The Promise of Pot
Ideology, science, and the politics of medical marijuana.
Leah Barnes struggles every day. She has a rare genetic disorder that hinders normal brain development and causes seizures. To date, Leah has had more than 10,000 seizures.
Leah is eight years old.
Her condition is known as CDKL5, which stands for cyclin-dependent kinase-like 5. It has been diagnosed in approximately 800 cases worldwide. The CDKL5 gene essentially tells the body to produce a protein needed for normal brain development. For Leah, this means she is confined to a wheelchair with limited physical and cognitive abilities. Little is known about the this gene that lives on the X chromosome – the sex chromosome present in both men and women – or the protein it helps produce, but doctors and parents search for explanations as well as a cure.
Like Leah, who was just eight weeks old when she had her first seizure, people who live with CDKL5 usually suffer their first seizures when they are just a few months old. And like Leah, most cannot walk or talk. They are confined to wheelchairs and need help to feed themselves. They are dependent on others for everything.
Leah's parents, Brian and Kelly, want more than anything for their daughter to be happy and healthy. They are Leah's primary caregivers. They administer to her multiple medications – most of which are prescribed to control the seizures – and they are at Leah's side when the medication fails.
"She has seizures daily," Kelly says. "Right now, it's pretty controlled, so she has one or two seizures a day. At the beginning, she might have had fifty a day. She's been on twelve antiepileptic medications. They all failed."
Brian and Kelly struggle with the realities of medicating Leah on a daily basis. Where is the balance between enough medication to control the seizures and so much medication that it negatively impacts Leah's physical and cognitive abilities, her quality of life? It's a problem understood by anyone who takes or administers medication for an acute or chronic illness. It's a problem that keeps patients and caregivers searching for solutions.
Some families affected by CDKL5 have tried medical marijuana to treat the seizures caused by the disorder. But Kelly Barnes knows that, like all treatments, it's a possible solution, not a guarantee.
"It helps in 50 percent of the cases," she says. "The other 50 percent keep looking. But if it helps anyone, it's worth a shot."
Medical marijuana is a controversial treatment for a variety of conditions and its use is driving debate in state legislatures across the United States. The Barnes family hasn't tried medical marijuana, yet. But it's not because they're opposed.
So far 23 states and the District of Columbia have legalized marijuana for medical use. Of those states, only Alaska, Colorado, Oregon, and Washington permit recreational use.
Here's where the conversation gets complicated: opponents of marijuana, and medical marijuana, in particular, choose to reinforce decades old stereotypes about "Reefer Madness" and the plant's position as a gateway recreational drug. These anecdotal arguments diminish the impact of medical science that demonstrates the pharmacological benefits of the cannabis plant.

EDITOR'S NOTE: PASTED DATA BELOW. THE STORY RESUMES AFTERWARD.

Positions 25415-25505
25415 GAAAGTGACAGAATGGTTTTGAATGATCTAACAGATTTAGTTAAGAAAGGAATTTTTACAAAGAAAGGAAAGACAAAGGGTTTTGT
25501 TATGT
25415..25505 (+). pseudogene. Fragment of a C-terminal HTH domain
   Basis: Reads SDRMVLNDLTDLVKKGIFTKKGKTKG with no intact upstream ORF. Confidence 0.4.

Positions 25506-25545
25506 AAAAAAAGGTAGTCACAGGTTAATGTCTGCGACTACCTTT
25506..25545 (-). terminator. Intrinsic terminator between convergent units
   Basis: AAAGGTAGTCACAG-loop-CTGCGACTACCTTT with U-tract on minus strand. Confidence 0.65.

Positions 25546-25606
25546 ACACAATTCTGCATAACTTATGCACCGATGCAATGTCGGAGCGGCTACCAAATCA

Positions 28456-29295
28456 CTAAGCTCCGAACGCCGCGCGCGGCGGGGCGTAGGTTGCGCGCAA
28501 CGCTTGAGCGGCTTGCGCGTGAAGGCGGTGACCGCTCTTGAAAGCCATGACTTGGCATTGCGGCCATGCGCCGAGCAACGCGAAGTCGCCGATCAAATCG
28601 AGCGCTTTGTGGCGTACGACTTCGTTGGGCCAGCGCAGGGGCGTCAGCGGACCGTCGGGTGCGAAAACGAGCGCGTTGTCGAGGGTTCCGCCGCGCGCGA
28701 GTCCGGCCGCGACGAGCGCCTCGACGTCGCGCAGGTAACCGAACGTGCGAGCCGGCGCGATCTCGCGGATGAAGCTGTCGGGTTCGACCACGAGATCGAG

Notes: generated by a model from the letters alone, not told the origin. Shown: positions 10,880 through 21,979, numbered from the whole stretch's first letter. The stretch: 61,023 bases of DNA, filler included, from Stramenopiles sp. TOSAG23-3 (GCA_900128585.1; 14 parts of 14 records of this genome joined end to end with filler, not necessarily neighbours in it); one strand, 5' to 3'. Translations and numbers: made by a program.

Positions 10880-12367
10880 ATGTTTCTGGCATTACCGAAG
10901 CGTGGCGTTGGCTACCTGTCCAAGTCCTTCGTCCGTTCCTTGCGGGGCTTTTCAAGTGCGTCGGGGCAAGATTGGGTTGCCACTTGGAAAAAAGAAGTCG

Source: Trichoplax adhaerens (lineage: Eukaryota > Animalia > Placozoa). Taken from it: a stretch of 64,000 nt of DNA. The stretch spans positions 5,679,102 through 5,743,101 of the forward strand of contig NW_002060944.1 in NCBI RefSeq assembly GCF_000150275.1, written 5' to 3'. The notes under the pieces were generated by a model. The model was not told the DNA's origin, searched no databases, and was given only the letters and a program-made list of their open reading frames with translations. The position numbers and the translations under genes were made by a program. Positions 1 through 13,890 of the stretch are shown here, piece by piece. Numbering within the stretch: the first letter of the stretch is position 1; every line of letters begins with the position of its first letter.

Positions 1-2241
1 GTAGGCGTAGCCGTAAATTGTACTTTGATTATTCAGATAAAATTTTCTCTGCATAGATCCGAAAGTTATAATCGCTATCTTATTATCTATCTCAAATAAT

But then again, the medical community hasn't had much of a chance to make a case for marijuana. The Controlled Substance Act of 1970 defined marijuana a Schedule-I drug deemed to have no medical value and a high potential for abuse, placing pot in the same category as cocaine and heroin.
This was the era just after the "turbulent sixties," when marijuana was seen by the Nixon Administration as a drug taken by dangerous radicals intent on destroying America. But instead of saving the country, the Controlled Substance Act of 1970 changed the anti-drug paradigm in the U.S. from treatment to crime. No longer would the federal government put financial resources – strained by the Vietnam War and the Cold War abroad, and the federal oversight of domestic police actions on poor and minority communities throughout the U.S. – into the treatment of drug offenders.
Instead, changes in state and federal drug policy led offenders to be imprisoned through the criminal courts rather than rehabilitated in state or federally funded treatment programs. Since 1980, the number of people serving sentences in a state or federal facility for drug offenses has skyrocketed from just more than 41,000 to nearly half a million people, most of whom are non-violent drug offenders with no prior criminal record, according to the research and advocacy group, The Sentencing Project.
The stigma attached to recreational marijuana use limited cannabis research and commerce in the United States for most of the 20th Century.
However, research abroad during that same time – most famously in Israel and the United Kingdom – found that cannabis contained multiple chemical compounds known as cannabinoids. While more than 60 cannabinoids have been discovered, medicinal properties are most significant in two compounds, Tetrahydrocannabinol (THC) and Cannabidiol (CBD).
THC is the psychoactive chemical in pot that gets people stoned. But when THC binds with receptors in the brain, called endocannabinoids, it can also have analgesic, anti-spasmodic, anti-tremor, anti-inflammatory, and appetite-stimulant properties. THC has proven effective in helping patients with HIV/AIDS increase their appetite to help treat weight loss. It's also been effective in helping cancer patients deal with the side effects of chemotherapy, including nausea and appetite suppression, and conditions like glaucoma, Crohn's disease, Tourette's syndrome, asthma, and diabetes.